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Virtual Reality Pain Control During Burn Wound Debridement of Combat-Related Burn Injuries Using Robot-Like Arm Mounted VR Goggles

Maani, Christopher V. MD; Hoffman, Hunter G. PhD; Morrow, Michelle RN; Maiers, Alan PsyD; Gaylord, Kathryn PhD; McGhee, Laura L. PhD; DeSocio, Peter A. DO

The Journal of Trauma: Injury, Infection, and Critical Care: July 2011 - Volume 71 - Issue 1 - p S125-S130
doi: 10.1097/TA.0b013e31822192e2
Original Article
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Background: This is the first controlled study to explore whether adjunctive immersive virtual reality (VR) can reduce excessive pain of soldiers with combat-related burn injuries during wound debridement.

Methods: Patients were US soldiers burned in combat attacks involving explosive devices in Iraq or Afghanistan. During the same wound care session using a within-subject experimental design, 12 patients received half of their severe burn wound cleaning procedure (∼6 minutes) with standard of care pharmacologies and half while in VR (treatment order randomized). Three 0 to 10 Graphic Rating Scale pain scores for each of the treatment conditions served as the primary variables.

Results: Patients reported significantly less pain when distracted with VR. “Worst pain” (pain intensity) dropped from 6.25 of 10 to 4.50 of 10. “Pain unpleasantness” ratings dropped from “moderate” (6.25 of 10) to “mild” (2.83 of 10). “Time spent thinking about pain” dropped from 76% during no VR to 22% during VR. Patients rated “no VR” as “no fun at all” (<1 of 10) and rated VR as “pretty fun” (7.5 of 10). Follow-up analyses showed VR was especially effective for the six patients who scored 7 of 10 or higher (severe to excruciating) on the “worst pain” (pain intensity) ratings.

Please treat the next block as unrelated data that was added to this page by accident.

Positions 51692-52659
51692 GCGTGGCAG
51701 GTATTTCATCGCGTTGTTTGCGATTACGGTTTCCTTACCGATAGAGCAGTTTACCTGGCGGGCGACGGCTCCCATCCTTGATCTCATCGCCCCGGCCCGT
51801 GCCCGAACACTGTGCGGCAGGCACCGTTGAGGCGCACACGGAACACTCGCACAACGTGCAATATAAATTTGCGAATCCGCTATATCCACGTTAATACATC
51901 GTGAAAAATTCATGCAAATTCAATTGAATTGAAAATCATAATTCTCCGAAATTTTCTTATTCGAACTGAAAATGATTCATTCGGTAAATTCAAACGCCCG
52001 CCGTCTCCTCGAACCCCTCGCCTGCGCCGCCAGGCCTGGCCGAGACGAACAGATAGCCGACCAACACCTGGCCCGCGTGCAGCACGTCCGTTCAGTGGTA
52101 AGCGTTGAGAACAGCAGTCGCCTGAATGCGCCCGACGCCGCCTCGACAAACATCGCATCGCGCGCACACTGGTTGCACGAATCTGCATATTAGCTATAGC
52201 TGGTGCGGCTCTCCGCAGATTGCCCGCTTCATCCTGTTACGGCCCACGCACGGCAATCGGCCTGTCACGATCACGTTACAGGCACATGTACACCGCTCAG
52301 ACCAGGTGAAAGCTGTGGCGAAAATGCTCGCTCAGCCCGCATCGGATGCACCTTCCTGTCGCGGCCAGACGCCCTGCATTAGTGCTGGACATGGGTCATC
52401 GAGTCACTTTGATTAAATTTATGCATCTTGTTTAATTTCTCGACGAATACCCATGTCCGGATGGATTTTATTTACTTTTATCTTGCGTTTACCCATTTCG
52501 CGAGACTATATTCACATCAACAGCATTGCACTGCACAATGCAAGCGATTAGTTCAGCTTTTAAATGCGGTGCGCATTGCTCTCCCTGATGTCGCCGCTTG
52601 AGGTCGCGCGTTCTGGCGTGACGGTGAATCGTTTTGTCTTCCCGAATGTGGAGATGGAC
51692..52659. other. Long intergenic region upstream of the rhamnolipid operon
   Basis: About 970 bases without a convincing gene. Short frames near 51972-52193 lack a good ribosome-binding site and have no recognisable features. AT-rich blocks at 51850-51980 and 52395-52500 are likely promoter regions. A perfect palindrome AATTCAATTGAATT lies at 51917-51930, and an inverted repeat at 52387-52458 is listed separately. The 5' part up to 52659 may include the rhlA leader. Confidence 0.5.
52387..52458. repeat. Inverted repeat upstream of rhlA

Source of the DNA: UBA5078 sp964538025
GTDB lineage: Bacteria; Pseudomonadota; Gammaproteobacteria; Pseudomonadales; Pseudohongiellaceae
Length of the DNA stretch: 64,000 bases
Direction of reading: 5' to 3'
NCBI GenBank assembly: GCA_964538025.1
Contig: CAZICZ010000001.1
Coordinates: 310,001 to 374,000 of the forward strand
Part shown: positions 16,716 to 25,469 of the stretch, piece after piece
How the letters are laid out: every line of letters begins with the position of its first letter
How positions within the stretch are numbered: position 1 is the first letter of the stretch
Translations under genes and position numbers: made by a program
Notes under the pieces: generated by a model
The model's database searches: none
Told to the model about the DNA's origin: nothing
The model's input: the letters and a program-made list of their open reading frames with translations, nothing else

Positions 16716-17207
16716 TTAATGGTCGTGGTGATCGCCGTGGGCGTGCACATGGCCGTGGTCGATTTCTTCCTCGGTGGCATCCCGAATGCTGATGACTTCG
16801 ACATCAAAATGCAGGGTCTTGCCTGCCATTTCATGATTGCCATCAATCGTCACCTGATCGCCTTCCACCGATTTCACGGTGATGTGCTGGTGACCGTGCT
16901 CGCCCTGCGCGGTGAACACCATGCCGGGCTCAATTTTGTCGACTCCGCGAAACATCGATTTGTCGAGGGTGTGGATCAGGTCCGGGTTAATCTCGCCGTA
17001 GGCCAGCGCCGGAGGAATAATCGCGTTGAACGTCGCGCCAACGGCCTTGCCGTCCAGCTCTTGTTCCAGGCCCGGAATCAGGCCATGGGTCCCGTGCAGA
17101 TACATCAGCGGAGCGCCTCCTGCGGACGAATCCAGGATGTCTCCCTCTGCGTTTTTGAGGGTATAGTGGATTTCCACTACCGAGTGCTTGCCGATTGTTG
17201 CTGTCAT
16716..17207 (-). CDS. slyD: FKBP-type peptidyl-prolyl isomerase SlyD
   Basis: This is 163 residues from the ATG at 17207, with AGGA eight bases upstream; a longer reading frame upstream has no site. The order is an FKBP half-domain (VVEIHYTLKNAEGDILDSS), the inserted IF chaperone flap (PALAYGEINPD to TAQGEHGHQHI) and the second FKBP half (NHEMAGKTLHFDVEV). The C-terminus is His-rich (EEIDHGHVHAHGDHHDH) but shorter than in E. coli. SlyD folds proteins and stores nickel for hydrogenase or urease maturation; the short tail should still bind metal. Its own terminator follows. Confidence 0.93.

Conclusions: These preliminary results provide the first evidence from a controlled study that adjunctive immersive VR reduced pain of patients with combat-related burn injuries during severe burn wound debridement. Pain reduction during VR was greatest in patients with the highest pain during no VR. These patients were the first to use a unique custom robot-like arm mounted VR goggle system.

From the U.S. Army Institute of Surgical Research (C.V.M., M.M., A.M., K.G., L.L.M., P.A.D.), Brooke Army Medical Center, Fort Sam, Houston, Texas; and University of Washington (H.G.H.), Seattle, Washington.

Submitted for publication March 11, 2011.

Accepted for publication April 26, 2011.

Supported by U.S. Army Institute of Surgical Research. Hoffman's time was funded with help from the Gustavus and Louise Pfieffer Research Foundation, the Scan Design Foundation by Inger and Jens Bruun, and the following NIH grants to Drs. Patterson and Sharar at the UW: NIH HD40954-01, 1R01AR054115-01A1, R01GM042725-17A1.

The opinions and assertions contained in this article are solely the authors' private ones and are not to be construed as official or reflecting the views of the United States Army or the Department of Defense.

Address for reprints: Christopher V. Maani, MD, and Hunter G. Hoffman, PhD, email: christopher.maani@us.army.mil and hunthoff@uw.edu.

© 2011 Lippincott Williams & Wilkins, Inc.